Constructed wetlands mimic moisture regimes, from moist to flooded, and have been used since the mid-1970’s to clean industrial, agricultural and domestic wastewater. They have the added benefit of creating a habitat for wildlife and human enjoyment.

Typically, a constructed wetland is a series of rectangular plots filled with soil or gravel and lined to prevent waste form leaching into groundwater. The plants grown in these plots, not only offer a root mass for filtration, but also provide oxygen and carbon for water treatment. The roots offer attachment sites for microbes which consume the available oxygen in the process of breaking down pollutants. The plants themselves also take up pollutants.

Natural Marshes are wetlands with soft vegetation, such as catails and reeds. Low marsh and high marsh environments are created in nature by flooding. Low marsh vegetation typically grows next to open water, where it is flooded regularly by the tides or irregualrly by wind and rain, much like marshes along coastal sounds and estuaries. High marsh vegetation is flooded periodically where it grows in the transition area between low marsh and higher upland grounds.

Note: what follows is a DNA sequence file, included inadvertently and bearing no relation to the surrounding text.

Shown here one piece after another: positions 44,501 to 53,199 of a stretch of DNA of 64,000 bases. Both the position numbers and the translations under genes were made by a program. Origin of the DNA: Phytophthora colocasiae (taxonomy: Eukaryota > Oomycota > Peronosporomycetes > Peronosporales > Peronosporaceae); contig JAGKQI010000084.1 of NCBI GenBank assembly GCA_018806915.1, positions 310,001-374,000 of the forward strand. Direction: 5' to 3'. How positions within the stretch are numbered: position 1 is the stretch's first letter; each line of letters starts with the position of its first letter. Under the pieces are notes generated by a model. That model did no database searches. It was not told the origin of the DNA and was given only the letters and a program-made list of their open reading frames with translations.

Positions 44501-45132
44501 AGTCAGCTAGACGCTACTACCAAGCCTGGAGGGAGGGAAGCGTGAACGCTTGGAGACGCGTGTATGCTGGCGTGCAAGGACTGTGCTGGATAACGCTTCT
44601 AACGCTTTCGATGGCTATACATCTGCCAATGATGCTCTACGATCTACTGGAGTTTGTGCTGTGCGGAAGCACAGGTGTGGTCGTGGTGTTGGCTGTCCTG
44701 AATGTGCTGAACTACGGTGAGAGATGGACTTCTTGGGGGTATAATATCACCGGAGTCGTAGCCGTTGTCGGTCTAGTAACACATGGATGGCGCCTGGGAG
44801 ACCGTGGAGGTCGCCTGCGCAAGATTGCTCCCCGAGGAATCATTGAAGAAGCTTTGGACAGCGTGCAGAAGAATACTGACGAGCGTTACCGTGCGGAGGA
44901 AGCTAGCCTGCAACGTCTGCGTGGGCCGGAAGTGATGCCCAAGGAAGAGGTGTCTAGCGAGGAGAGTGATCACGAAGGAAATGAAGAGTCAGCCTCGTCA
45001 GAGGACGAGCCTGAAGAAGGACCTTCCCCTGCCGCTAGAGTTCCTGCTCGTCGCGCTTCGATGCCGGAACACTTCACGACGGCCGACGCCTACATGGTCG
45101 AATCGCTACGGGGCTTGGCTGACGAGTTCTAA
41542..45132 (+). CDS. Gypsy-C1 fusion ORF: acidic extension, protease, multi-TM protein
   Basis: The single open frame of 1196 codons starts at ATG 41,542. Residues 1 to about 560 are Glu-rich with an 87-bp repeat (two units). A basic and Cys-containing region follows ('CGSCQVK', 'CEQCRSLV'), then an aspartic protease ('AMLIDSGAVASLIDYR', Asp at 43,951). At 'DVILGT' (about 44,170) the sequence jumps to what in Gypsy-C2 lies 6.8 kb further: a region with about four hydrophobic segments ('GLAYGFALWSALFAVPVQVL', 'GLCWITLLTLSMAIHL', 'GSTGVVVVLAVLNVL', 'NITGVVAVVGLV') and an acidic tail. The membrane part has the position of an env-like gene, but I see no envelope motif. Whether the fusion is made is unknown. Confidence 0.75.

Two types of constructed wetlands are:

  • Low marshes (subsurface or horizontal flow wetlands) have a porous fill of coarse sand or stone. The fill and plant roots are the primary filters of pollutants. These wetlands are effective in the anaerobic second step of nitrogen treatment, because the wastewater flows below the surface.
  • High marshes (vertical flow wetlands) are layers of sand over gravel, much like sand filters with plants. Wastewater is flooded onto the top of the marsh and allowed to flow down through the sand. Dry periods make oxygen plentiful for the first step of nitrogen treatment. As with subsurface wetlands, plant roots and soil are effective filters, and a microbial treatment area usually forms around the roots.

Constructed wetlands by themselves perform well as a medium for wastewater management (House, C. H., S.W. Broome and M. T. Hoover. 1994). However, hybrid systems formed by the combination of constructed wetlands with other designed ecosystems perform even better.

Excerpted in part from Waterwise, Winter 1995.